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Initiatives to improve the safety of drugs after they are marketed arose from the recognition that rare potentially serious adverse drugs reactions (ADRs) are usually identified only after a drug is in clinical use. One has only to recall the example of phocomelia in newborns from exposure to thalidomide, a drug not approved for use in the U.S. at the time but used widely elsewhere from 1957 to 1961 to treat morning sickness in pregnant women and that caused congenital malformations in over 10,000 children (Vargesson, 2015). As a result of this tragedy and other ADRs, many countries have developed postmarketing surveillance systems to identify ADRs and to determine their prevalence and impact.

Approaches to drug safety have evolved in response to increased recognition of three important principles. First, the safety and efficacy of a drug are not fixed at the time of its approval but must be reassessed over its life cycle. Second, drug safety after marketing is affected not only by rare ADRs but also (and perhaps more importantly) by increased risk of common events not recognized initially as ADRs (e.g., myocardial infarction with rofecoxib). Third, strategies that mitigate risk effectively can allow drugs with serious adverse effects to remain on the market (e.g., use of thalidomide for multiple myeloma).

Counterfeit, substandard, and adulterated drugs; incorrect or unsafe clinical use; overdose; and accidental exposure to drugs also impact drug safety (Figure 8–1). This chapter focuses on efforts to improve drug safety by identifying and managing risks associated with the drug and its appropriate use in clinical practice after it is marketed, and on subsequent reevaluation of the drug’s risk-benefit ratio. Many countries implement variations of the approaches we describe; for simplicity, we describe the U.S. system.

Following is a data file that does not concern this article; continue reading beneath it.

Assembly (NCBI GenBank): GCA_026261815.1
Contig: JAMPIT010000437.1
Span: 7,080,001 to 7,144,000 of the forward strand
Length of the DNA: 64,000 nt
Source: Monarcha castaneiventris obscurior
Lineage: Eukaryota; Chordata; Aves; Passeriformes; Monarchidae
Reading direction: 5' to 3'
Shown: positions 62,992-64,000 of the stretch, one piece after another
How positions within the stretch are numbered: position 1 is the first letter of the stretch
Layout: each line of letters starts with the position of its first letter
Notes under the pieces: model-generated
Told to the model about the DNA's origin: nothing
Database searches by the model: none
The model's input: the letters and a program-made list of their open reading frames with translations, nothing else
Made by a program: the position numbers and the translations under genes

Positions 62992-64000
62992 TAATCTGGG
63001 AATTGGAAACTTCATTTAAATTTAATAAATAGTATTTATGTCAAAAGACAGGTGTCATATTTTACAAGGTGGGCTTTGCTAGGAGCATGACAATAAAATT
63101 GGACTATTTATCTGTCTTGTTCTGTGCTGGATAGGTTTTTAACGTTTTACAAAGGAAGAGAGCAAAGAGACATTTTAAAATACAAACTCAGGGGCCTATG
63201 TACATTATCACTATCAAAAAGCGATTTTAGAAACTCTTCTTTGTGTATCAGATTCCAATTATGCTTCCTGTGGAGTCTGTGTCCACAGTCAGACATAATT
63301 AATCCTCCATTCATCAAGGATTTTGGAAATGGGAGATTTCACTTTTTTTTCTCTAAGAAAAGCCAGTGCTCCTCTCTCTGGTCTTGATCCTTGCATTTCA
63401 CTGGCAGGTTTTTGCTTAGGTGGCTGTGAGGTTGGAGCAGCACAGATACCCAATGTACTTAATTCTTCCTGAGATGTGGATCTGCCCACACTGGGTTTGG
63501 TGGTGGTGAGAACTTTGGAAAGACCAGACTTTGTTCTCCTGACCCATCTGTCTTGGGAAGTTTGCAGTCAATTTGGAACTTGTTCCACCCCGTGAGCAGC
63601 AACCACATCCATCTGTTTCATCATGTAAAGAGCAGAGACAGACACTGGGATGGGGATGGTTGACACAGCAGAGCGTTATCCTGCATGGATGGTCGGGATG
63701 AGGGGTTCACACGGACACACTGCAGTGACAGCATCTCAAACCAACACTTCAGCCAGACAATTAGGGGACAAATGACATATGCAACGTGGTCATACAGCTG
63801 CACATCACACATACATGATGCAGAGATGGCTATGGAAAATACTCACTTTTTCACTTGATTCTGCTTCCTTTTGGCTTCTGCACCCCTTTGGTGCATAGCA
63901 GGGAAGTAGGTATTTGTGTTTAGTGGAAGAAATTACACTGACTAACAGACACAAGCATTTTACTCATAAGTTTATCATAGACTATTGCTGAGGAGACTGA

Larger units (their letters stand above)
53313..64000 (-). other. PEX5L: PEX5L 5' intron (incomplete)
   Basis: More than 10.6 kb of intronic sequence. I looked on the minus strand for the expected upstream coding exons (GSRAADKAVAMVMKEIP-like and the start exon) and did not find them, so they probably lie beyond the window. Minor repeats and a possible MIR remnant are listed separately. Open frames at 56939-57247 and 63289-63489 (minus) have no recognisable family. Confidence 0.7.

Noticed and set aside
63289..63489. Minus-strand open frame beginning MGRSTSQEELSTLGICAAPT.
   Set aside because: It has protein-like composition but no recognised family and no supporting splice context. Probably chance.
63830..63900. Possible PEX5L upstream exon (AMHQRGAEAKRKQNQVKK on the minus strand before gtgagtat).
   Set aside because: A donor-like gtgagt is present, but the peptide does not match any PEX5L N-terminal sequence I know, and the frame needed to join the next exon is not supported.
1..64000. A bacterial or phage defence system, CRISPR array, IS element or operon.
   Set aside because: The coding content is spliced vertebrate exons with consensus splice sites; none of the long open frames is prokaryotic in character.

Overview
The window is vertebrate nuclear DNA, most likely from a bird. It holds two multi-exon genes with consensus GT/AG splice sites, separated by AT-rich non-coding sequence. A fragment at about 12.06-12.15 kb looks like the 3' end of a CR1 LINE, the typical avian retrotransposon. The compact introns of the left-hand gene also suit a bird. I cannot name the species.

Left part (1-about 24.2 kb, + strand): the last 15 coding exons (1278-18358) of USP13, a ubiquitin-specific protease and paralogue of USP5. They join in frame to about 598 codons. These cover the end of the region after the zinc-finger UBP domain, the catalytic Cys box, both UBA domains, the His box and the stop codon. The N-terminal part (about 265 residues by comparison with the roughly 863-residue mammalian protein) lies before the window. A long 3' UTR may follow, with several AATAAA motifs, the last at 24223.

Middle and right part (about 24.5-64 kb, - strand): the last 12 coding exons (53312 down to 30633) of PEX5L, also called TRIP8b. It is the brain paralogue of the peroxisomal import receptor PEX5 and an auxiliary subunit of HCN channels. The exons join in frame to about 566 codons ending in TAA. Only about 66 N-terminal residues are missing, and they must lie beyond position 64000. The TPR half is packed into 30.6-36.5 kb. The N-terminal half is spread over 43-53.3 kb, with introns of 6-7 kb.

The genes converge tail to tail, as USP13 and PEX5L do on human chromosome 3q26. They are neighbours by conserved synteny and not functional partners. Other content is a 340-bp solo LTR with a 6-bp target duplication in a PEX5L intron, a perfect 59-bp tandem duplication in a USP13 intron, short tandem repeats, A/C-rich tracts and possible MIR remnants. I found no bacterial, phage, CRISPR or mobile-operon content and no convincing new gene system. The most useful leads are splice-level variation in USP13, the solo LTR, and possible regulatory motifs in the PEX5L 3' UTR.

Figure 8–1

Postmarketing drug safety is affected by many factors intrinsic to the drug itself and the way it is used.



ADR: adverse drug reaction

CI: confidence interval

DSC: drug safety communication

FAERS: FDA Adverse Event Reporting System

HR: hazard ratio

HRT: hormone replacement therapy

ICSR: individual case safety report

IOM: Institute of Medicine

RCT: randomized controlled trial

REMS: risk evaluation and mitigation strategy


Landmark Laws That Improved Drug Safety

Three landmark laws in the U.S. have been enacted in response to public health disasters. These laws focused on improving evidence of preclinical safety, clinical efficacy, and postmarketing safety, respectively.

  1. The Food, Drug, and Cosmetic Act of 1938 was passed in response to the death of more than 100 patients who received a preparation of sulfanilamide elixir with diethylene glycol as a solvent (Paine, 2017). The legislation required that manufacturers test new drugs for toxicity ...

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